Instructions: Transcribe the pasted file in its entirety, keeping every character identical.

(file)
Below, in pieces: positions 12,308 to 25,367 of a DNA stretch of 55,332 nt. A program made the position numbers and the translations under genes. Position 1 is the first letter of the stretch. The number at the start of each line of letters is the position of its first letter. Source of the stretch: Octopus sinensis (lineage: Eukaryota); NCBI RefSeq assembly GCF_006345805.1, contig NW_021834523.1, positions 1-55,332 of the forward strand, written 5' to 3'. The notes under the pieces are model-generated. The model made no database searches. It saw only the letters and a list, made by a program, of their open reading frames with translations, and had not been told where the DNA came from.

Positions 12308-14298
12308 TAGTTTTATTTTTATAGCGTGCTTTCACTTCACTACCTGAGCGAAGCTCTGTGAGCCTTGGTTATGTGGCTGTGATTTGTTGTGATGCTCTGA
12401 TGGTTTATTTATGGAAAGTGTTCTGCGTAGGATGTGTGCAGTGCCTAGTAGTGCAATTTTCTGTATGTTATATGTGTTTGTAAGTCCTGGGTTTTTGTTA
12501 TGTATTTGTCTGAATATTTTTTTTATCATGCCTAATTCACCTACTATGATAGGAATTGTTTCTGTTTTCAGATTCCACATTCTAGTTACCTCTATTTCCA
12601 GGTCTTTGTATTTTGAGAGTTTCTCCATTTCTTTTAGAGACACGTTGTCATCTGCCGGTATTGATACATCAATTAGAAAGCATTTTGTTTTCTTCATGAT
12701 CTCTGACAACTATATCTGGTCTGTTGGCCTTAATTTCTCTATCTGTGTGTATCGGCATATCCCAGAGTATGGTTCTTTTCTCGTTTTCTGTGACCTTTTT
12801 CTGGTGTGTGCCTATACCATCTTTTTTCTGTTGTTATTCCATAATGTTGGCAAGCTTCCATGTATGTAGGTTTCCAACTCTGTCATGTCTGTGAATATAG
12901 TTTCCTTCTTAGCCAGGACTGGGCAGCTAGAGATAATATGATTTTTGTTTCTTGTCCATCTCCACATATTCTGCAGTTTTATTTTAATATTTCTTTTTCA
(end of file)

Below, in pieces: positions 12,308 to 25,367 of a DNA stretch of 55,332 nt. A program made the position numbers and the translations under genes. Position 1 is the first letter of the stretch. The number at the start of each line of letters is the position of its first letter. Source of the stretch: Octopus sinensis (lineage: Eukaryota); NCBI RefSeq assembly GCF_006345805.1, contig NW_021834523.1, positions 1-55,332 of the forward strand, written 5' to 3'. The notes under the pieces are model-generated. The model made no database searches. It saw only the letters and a list, made by a program, of their open reading frames with translations, and had not been told where the DNA came from.

Positions 12308-14298
12308 TAGTTTTATTTTTATAGCGTGCTTTCACTTCACTACCTGAGCGAAGCTCTGTGAGCCTTGGTTATGTGGCTGTGATTTGTTGTGATGCTCTGA
12401 TGGTTTATTTATGGAAAGTGTTCTGCGTAGGATGTGTGCAGTGCCTAGTAGTGCAATTTTCTGTATGTTATATGTGTTTGTAAGTCCTGGGTTTTTGTTA
12501 TGTATTTGTCTGAATATTTTTTTTATCATGCCTAATTCACCTACTATGATAGGAATTGTTTCTGTTTTCAGATTCCACATTCTAGTTACCTCTATTTCCA
12601 GGTCTTTGTATTTTGAGAGTTTCTCCATTTCTTTTAGAGACACGTTGTCATCTGCCGGTATTGATACATCAATTAGAAAGCATTTTGTTTTCTTCATGAT
12701 CTCTGACAACTATATCTGGTCTGTTGGCCTTAATTTCTCTATCTGTGTGTATCGGCATATCCCAGAGTATGGTTCTTTTCTCGTTTTCTGTGACCTTTTT
12801 CTGGTGTGTGCCTATACCATCTTTTTTCTGTTGTTATTCCATAATGTTGGCAAGCTTCCATGTATGTAGGTTTCCAACTCTGTCATGTCTGTGAATATAG
12901 TTTCCTTCTTAGCCAGGACTGGGCAGCTAGAGATAATATGATTTTTGTTTCTTGTCCATCTCCACATATTCTGCAGTTTTATTTTAATATTTCTTTTTCA